There's been a bit of a trend on the mega-bestseller list over the past few years: ridiculous romances for women. First, we had Twilight, the epic love story of an entirely unremarkable high school Junior and the vampire who stalks her. Then we had, of all things, a Twilight fanfiction, with the names changed, become the fastest selling paperback of all time.
And everyone has been eager to get on the mockery bandwagon.
There are plenty of things to criticize in these books. Not only is the writing style far from stellar, but the characterization and themes often have disturbing implications. However, while these books are eminently criticizable, even mockable, that mockery should focus on the text, and not on the readers.
Although I haven't read 50 Shades of Grey, I read all of the Twilight books, and I found many elements of them offensive. Yet I read all of them, and I frequently enjoyed them. Despite the fact that Meyer's writing style leaves a lot to be desired, despite the fact that Bella isn't really a character at all, and despite the fact that the "love interests" frequently made me want to throw the books against a wall, I found the series strangely addictive. They were like book popcorn -- substance-less, most likely bad for me, but something mindless to munch on after a stressful day.
I actually think it's a good thing that books like 50 Shades of Grey are appearing in literature. All mediums have the "mindless enjoyment" segment. Movies like Transformers -- all explosions and action, little plot or characterization -- make millions every summer. Reality TV shows, from Toddlers and Tiaras to American Idol, get consistently high ratings, and many people complain about shows like Glee for six days a week, and then tune in on the seventh. With "the sky is falling!" op eds lamenting the decline of reading, it's wonderful to see proof that people do read, not only as a chore for intellectual fulfilment, but for mindless, gossip-inspiring, relaxing fun.
Moreover, as a culture, we often enjoy bad things. We revel in ridiculousness. Last year, everyone was making fun of the song Friday -- but they were also watching it, singing it, remixing it, and bringing it up on a daily basis. Although I don't know anyone who would call themselves a "Twilight fan" (far from it), the books came up in frequent conversation every time a new movie was released. I know many people who bought copies of 50 Shades of Grey for the purposes of mockery. Combine these books' well-known popularity with the common cry of "oh my god, it's so bad!" and of course more and more people are going to pick up copies and give it a look. They don't want to miss out on the fun.
But all of these things get thrown aside because these books are popular with girls and with women. Twilight fans get despised by "real fans" at events like Comic Con, because screaming girls are the last things they want around. 50 Shades of Grey gets dubbed "mommy porn," because goodness knows that throwing the idea of a mother reading it in there makes it absurd and amusing. Because women are the ones buying and enjoying these books, they become a definitive description of women's tastes. All women like these books seriously. All women who read these books think that they are quality literature. All women have no interest in anything beyond swooning romance. Let us all point and laugh at the ridiculous tastes that women have in books. When a movie like Transformers comes out, no one declares it proof that men are all brainless, because they like unrealistic explosions and action occasionally, instead of always watching obscure indie films. Yet because people are already predisposed to consider "women's interests" to be shallow and silly, they take these books' popularity as proof of this theory, instead of proof of the fact that sometimes, women enjoy a bit of light entertainment too.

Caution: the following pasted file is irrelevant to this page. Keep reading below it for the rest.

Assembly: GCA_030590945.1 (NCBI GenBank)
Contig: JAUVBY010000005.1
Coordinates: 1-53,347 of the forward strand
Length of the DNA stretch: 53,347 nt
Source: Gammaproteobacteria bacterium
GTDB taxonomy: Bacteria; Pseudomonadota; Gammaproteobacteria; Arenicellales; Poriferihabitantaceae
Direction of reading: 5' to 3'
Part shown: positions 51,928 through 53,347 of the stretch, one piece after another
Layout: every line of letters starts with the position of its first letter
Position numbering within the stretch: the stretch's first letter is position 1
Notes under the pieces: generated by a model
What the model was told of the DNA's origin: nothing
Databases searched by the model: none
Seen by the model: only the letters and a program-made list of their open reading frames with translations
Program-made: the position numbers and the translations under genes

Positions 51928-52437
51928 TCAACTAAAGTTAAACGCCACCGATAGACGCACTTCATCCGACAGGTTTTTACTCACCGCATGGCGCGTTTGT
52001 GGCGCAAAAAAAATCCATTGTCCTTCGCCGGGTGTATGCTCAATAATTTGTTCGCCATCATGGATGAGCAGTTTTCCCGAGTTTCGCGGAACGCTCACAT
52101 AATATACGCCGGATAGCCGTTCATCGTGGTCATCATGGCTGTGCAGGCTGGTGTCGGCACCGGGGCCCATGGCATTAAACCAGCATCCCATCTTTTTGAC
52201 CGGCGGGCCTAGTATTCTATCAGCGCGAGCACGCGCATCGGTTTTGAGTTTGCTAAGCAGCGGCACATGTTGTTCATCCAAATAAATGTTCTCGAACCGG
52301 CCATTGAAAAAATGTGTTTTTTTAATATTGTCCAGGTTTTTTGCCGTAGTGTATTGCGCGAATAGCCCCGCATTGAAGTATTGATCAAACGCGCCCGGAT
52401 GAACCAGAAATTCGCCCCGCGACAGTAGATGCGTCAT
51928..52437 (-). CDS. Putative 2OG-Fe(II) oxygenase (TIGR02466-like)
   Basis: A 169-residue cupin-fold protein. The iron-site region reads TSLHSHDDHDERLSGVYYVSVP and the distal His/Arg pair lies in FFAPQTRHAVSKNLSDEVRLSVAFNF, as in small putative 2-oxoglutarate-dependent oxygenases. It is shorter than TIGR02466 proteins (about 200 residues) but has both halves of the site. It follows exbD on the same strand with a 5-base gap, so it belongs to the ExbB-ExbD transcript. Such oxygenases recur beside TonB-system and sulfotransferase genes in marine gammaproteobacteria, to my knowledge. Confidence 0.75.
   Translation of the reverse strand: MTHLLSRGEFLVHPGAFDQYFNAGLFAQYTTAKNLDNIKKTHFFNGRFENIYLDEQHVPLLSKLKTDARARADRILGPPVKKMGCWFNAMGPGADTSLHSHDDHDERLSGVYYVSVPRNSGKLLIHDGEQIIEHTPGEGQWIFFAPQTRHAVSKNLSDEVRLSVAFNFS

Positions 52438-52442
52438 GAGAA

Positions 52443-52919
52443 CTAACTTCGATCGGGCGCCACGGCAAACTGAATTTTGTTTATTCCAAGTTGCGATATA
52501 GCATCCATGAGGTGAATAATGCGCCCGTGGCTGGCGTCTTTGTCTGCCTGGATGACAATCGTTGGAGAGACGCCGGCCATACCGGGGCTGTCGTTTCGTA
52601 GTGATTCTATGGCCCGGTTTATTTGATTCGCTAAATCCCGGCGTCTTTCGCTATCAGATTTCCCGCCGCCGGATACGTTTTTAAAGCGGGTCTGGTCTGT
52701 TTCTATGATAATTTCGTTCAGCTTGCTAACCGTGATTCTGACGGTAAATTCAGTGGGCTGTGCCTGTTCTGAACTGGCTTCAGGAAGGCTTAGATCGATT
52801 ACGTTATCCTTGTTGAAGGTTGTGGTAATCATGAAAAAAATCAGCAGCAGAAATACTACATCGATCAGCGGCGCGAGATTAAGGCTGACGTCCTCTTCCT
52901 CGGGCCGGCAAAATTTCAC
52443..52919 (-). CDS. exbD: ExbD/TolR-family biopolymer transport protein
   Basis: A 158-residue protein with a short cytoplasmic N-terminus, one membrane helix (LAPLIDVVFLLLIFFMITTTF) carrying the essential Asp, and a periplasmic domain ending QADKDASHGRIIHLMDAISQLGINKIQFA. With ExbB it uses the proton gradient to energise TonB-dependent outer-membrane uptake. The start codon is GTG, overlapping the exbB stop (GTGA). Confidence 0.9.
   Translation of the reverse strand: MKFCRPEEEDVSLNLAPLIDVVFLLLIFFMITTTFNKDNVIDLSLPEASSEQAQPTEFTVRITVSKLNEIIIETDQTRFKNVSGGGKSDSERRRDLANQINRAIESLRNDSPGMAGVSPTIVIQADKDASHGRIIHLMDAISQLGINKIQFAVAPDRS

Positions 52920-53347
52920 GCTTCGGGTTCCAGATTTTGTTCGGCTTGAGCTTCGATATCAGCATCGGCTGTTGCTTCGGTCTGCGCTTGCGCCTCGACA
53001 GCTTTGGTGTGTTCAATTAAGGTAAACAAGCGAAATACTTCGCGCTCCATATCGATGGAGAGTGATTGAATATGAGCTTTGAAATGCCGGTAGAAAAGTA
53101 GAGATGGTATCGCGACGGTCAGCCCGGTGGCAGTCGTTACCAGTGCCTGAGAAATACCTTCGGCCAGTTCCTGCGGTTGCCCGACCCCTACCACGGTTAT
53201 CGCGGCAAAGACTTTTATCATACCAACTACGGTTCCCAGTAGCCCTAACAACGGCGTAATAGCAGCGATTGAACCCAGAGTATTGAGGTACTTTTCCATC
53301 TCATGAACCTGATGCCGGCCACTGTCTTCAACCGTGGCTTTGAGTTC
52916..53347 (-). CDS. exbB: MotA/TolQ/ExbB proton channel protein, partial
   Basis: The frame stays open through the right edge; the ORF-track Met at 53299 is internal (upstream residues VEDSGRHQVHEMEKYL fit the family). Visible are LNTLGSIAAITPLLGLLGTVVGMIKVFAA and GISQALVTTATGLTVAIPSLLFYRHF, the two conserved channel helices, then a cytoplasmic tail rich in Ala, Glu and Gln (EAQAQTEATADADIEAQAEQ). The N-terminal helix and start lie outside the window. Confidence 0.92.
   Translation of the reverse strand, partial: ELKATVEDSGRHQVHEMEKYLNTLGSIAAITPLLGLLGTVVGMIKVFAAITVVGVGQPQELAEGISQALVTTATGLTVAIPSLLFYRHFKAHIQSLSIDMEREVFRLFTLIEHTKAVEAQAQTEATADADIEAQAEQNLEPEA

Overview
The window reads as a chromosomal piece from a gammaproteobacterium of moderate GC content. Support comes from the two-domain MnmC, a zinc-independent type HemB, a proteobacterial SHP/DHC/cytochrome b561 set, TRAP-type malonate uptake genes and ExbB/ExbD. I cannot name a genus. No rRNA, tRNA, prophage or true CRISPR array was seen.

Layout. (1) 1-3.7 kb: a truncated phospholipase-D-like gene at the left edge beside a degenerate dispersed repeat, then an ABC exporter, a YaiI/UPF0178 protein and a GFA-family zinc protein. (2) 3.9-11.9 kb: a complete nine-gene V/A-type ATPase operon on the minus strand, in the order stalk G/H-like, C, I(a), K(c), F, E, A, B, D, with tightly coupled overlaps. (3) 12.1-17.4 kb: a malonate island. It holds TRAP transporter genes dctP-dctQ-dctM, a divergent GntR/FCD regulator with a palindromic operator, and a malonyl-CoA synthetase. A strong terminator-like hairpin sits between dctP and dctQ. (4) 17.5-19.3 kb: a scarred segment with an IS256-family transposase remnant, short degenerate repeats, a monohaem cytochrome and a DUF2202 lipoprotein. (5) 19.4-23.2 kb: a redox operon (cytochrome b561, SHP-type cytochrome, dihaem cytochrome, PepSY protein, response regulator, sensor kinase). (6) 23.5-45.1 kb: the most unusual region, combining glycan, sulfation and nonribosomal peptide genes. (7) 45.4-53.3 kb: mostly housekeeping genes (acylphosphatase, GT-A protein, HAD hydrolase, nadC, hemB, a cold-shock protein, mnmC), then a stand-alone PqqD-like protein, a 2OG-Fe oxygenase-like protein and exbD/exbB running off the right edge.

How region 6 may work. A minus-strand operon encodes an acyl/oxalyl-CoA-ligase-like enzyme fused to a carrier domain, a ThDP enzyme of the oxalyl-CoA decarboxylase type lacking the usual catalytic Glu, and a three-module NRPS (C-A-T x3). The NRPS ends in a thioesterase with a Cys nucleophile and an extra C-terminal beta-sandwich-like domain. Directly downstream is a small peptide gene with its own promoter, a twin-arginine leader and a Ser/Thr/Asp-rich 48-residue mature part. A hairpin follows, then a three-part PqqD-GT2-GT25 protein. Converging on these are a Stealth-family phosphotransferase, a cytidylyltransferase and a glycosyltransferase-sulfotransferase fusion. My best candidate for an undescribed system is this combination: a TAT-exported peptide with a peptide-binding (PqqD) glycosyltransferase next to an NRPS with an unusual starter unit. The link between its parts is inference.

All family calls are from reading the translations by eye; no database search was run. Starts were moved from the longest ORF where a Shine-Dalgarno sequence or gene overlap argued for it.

It's all turned into another case of the "not like other girls" syndrome. Other women buy it sincerely, and sincerely think that it is quality literature, because other women are silly. Female readers are put on the defensive: "I read it, but only to mock it! I'm not like the others!", or "I love YA fiction, but not Twilight! I'm smart, I promise!" We don't want to be painted with the Idiot Brush that the media uses to dismiss these female readers, but the idea of "silly women" and "ridiculous romance" are so ingrained that we often don't think to question whether these labels actually apply to other readers, or whether they, too, are being mocked and belittled for no good reason.
If someone enjoys a book... good for them. They don't have to defend their enjoyment, or have their intelligence doubted because they like a bit of light entertainment. Critics can criticize these books. They can mock them and quote them and tear them apart and analyze the messages that they send. But they should leave the readers alone.